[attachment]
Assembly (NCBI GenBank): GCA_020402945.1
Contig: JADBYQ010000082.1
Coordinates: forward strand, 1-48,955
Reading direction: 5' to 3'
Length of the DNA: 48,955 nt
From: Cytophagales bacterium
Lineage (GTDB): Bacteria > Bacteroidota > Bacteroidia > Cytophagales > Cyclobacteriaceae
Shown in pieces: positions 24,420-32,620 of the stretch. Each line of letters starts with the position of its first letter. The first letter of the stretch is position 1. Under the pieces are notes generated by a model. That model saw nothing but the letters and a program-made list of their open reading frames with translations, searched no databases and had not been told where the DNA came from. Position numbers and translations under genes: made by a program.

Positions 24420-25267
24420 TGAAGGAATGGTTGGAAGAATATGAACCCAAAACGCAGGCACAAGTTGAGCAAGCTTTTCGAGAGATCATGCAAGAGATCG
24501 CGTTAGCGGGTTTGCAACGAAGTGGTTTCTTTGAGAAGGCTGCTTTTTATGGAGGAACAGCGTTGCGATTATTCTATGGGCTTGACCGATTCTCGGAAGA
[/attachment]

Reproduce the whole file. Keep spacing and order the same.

Assembly (NCBI GenBank): GCA_020402945.1
Contig: JADBYQ010000082.1
Coordinates: forward strand, 1-48,955
Reading direction: 5' to 3'
Length of the DNA: 48,955 nt
From: Cytophagales bacterium
Lineage (GTDB): Bacteria > Bacteroidota > Bacteroidia > Cytophagales > Cyclobacteriaceae
Shown in pieces: positions 24,420-32,620 of the stretch. Each line of letters starts with the position of its first letter. The first letter of the stretch is position 1. Under the pieces are notes generated by a model. That model saw nothing but the letters and a program-made list of their open reading frames with translations, searched no databases and had not been told where the DNA came from. Position numbers and translations under genes: made by a program.

Positions 24420-25267
24420 TGAAGGAATGGTTGGAAGAATATGAACCCAAAACGCAGGCACAAGTTGAGCAAGCTTTTCGAGAGATCATGCAAGAGATCG
24501 CGTTAGCGGGTTTGCAACGAAGTGGTTTCTTTGAGAAGGCTGCTTTTTATGGAGGAACAGCGTTGCGATTATTCTATGGGCTTGACCGATTCTCGGAAGA